There was no immediate claim of responsibility for the attack.

Niger's President Mahamadou Issoufou (C) prays in front of the flag-draped soldiers, killed during an attack on the army camp on the Niger-Mali border, during their burial ceremony at military airport in Niamey.
Niger's President Mahamadou Issoufou (C) prays in front of the flag-draped soldiers, killed during an attack on the army camp on the Niger-Mali border, during their burial ceremony at military airport in Niamey. (Reuters)

Suspected militants conducted a large assault on Niger's military on Thursday, leaving at least 25 soldiers dead, along with dozens of fighters only a month after the worst attack of its kind in years, according to the military.

The latest violence blamed on extremists struck the town of Chinagodrar right on Niger's troubled border with Mali. There was no immediate claim of responsibility but the attack bore the hallmarks of a Daesh-linked group that said it was behind the December ambush near the town of Inates.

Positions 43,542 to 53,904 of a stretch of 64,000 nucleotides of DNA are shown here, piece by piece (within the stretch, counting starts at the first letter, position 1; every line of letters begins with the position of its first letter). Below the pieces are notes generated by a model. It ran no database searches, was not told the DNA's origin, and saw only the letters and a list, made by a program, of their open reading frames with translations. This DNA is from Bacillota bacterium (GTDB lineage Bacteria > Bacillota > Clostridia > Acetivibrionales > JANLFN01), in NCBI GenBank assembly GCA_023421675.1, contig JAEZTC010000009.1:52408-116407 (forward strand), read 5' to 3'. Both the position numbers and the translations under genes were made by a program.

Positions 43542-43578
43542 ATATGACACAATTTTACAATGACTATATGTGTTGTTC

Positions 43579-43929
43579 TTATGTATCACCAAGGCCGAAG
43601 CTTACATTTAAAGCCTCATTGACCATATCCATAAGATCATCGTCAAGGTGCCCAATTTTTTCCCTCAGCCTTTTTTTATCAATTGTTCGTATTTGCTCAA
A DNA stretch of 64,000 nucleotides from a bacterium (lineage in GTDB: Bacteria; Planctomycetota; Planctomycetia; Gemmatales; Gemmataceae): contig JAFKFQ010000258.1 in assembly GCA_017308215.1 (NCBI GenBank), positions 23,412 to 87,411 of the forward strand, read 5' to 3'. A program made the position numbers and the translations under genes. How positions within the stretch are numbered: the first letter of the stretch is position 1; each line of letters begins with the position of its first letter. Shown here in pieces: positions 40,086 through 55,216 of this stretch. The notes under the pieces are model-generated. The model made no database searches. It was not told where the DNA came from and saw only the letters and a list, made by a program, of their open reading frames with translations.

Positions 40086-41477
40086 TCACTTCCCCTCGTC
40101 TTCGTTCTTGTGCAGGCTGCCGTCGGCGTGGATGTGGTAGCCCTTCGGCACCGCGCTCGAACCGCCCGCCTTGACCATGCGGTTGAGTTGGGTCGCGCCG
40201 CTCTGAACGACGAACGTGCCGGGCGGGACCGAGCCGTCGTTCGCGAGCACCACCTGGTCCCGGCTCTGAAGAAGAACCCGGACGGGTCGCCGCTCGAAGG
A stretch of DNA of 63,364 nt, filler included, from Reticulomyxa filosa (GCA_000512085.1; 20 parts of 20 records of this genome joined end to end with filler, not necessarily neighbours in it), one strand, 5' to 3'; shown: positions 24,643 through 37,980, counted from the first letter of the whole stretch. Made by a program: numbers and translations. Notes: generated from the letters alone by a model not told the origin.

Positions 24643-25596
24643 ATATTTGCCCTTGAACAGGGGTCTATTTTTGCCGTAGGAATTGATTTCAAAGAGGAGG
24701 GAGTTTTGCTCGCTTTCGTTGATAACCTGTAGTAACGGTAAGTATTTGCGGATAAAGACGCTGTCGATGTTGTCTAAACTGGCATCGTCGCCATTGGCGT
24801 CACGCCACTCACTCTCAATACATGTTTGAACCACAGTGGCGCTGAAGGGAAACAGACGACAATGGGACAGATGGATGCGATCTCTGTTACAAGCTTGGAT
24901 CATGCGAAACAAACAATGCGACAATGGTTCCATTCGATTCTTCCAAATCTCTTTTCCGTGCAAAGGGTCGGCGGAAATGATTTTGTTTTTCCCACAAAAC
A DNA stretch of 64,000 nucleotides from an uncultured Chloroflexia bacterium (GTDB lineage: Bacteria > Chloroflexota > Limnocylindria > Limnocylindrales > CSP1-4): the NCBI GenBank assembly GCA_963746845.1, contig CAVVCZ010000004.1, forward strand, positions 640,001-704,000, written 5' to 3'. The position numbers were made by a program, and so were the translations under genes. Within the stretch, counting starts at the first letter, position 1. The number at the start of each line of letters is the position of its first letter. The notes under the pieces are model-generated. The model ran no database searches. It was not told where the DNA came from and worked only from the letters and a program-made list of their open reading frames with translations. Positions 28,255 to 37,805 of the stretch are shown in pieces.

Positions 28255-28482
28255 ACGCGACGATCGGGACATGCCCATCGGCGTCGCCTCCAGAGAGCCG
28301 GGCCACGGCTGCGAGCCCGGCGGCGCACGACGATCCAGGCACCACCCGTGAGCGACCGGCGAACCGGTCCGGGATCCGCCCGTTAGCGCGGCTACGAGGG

Thursday's assault comes just days before French President Emmanuel Macron is due to meet in France with the president of Niger and other leaders from the Sahel region — a meeting that was pushed back a month ago after the unprecedented attack on Niger's armed forces.

The leaders from France's former colonies of Burkina Faso, Chad, Mali, Mauritania and Niger are due to discuss the future role of the French military in the face of mounting attacks.

Niger's Defence Ministry said late on Thursday that 63 militants had been killed along with the 25 soldiers in the attack some 11 kilometres from the border with Mali.

On Wednesday, the UN envoy for West Africa and the Sahel spoke of “a devastating surge in terrorist attacks against civilian and military targets” in recent months.

Mohamed Ibn Chambas told the UN Security Council that attacks have increased five-fold in Burkina Faso, Mali and Niger since 2016. There were more than 4,000 deaths reported in 2019 compared to an estimated 770 deaths in 2016, he said.

Military camps have increasingly been targeted by the militants, who have amassed more weapons and vehicles for their arsenal with each ambush. Mali's military already has retreated from some of its most remote and vulnerable outposts following a surge in deadly attacks.

Source: AP